WESTON, W.Va. — Wirt County native Megan Midcap has been involved in 4H since the age of 10​ and is now taking on an even bigger role since becoming Lewis County’s newest Extension Service Agent at the start of July.

“I am really excited for this opportunity, and I can’t wait to get there and meet all of their awesome volunteers and kids in the program,” Midcap said in an appearance on WAJR’s Gary Bowden Show.

Midcap was hired by the WVU Extension Service in 2016 as the cirriculum and outreach coordinator in Preston County, where she worked with a grant-funded program called 4H Life, “which is part of the national 4H mentoring program.

“We started this pilot program at the federal prison at Hazelton, where I taught parenting classes at the mens and womens medium-security prison,” she said.

What Midcap found to be the most rewarding part of the 4H Life program was that those involved were from the Washington, D.C. and Baltimore metro area, giving her the opportunity to share 4H with a brand new group of individuals.

“We were able to make connections with them and teach their parents 4H kind of lessons that then when we brought the kids over from D.C., their parents were able to participate with them in an enhanced family visitation day,” she said. “The parents then taught the kids 4H lessons that were focused on stress managed, how to communicate as families, how to manage incarceration and what that affect has on kids.”

Midcap said those families were not only previously uninvolved with 4H but had not been aware of the opportunities available through 4H.

“Most of the people we worked with had no idea about 4H, and what they did think they knew, they thought it was just about animals and agriculture, so this was a good opportunity to show them all that 4H has to offer,” she said.

For Midcap, however, the benefit of 4H is something that was instilled in her throughout her whole life.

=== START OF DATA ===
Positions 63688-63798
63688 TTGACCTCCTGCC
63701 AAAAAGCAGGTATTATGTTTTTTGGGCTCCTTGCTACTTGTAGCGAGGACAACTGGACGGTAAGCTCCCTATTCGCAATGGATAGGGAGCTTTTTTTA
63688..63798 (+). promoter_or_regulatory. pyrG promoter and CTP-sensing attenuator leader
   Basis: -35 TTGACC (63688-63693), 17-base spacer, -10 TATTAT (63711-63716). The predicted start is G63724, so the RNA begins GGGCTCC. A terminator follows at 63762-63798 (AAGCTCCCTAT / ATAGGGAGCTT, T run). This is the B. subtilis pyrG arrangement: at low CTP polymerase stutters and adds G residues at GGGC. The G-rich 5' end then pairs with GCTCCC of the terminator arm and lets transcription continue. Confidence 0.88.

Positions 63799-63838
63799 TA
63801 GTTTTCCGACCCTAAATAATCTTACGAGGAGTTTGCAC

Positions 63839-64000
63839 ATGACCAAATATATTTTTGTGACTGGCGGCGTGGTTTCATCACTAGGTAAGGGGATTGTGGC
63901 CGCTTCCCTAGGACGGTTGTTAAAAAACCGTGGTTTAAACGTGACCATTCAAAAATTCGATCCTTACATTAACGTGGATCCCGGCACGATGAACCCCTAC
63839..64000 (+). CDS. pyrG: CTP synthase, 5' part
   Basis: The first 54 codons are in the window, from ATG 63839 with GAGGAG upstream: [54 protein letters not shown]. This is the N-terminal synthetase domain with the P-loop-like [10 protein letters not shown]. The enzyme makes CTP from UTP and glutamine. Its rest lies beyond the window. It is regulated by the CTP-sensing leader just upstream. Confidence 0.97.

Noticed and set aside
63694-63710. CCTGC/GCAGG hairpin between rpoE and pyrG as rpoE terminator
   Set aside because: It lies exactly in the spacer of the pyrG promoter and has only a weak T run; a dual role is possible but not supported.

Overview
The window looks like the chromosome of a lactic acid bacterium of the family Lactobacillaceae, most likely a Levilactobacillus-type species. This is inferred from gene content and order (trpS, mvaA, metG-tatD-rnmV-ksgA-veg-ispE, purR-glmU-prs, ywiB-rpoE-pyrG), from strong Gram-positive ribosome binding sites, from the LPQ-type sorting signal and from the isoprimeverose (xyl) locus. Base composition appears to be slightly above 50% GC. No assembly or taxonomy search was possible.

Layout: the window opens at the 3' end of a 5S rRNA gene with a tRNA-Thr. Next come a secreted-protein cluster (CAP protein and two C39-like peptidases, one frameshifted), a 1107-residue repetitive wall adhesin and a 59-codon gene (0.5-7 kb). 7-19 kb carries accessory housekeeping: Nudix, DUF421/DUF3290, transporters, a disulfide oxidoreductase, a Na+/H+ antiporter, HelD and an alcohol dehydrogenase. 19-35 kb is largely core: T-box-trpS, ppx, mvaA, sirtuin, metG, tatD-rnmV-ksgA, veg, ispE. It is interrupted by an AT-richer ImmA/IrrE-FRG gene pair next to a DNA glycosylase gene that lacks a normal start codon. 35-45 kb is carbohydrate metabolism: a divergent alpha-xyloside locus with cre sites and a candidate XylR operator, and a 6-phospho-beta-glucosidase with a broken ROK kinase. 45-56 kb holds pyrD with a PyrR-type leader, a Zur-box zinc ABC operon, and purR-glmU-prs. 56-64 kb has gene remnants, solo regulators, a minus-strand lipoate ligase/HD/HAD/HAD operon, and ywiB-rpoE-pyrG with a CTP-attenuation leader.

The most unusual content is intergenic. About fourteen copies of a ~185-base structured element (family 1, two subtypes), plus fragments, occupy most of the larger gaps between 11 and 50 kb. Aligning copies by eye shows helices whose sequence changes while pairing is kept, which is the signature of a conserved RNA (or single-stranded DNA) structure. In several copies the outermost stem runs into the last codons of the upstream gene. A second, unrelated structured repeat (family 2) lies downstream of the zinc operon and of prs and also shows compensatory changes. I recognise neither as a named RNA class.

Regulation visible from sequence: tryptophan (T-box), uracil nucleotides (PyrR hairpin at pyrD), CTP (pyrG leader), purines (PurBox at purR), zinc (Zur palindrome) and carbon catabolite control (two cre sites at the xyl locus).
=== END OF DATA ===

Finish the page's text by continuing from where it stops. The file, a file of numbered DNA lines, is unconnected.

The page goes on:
Not only was her mother a part of 4H, but Midcap’s grandmother and great-grandmother were once active 4H leaders as well.

“My mom kind of got my brother and I involved at a really young age, and we’ve been in it ever since, but I never dreamed it would take me to where I am now,” she said.

Now, Midcap looks forward to helping not only to lead 4H but help with after-school activities, festivals, camps and all that the WVU Extension Service does in Lewis County.

“I’m really excited to see what is already established with the Lewis County 4H program, to come in and really work with the volunteers and the youth to see where they would like to see the program and go and how I can help facilitate that growth,” she said. “It’s really a lot of working with volunteers and helping the youth visualize what goals that they have and helping them achieve those goals to really maximize the program’s potential.”

Additionally, Midcap will also take over some family programs, consumer science programs, and the Community Educational Outreach Service (CEOS) program.

“We have a couple CEOS clubs here in Preston County and I’ve worked with them a little bit on and off, so I’m excited to work with them,” she said. “They have a really strong program in Lewis, so I’m excited to see what they’re all about and work with them to get a lot of things done.”

Midcap will serve will fellow Extension Agent Bruce Loyd, who she says she’s very excited to learn from.

“He has so much experience working with extension and just in Lewis County, so I’m really excited to see how this works out,” she said.

For those not yet involved in 4H or other WVU Extension Service programs, particularly the youth, Midcap extends words of advice.

“Although a lot of young people have faced a lot of challenges in the world that we live in today, they have so much to offer and they’re really just looking for caring adults to come alongside them and help them,” she said. “I personally think, to realize maybe a goal or an idea they have that maybe they haven’t seen yet and just have people believe in them, that they’re capable of doing really amazing things.”

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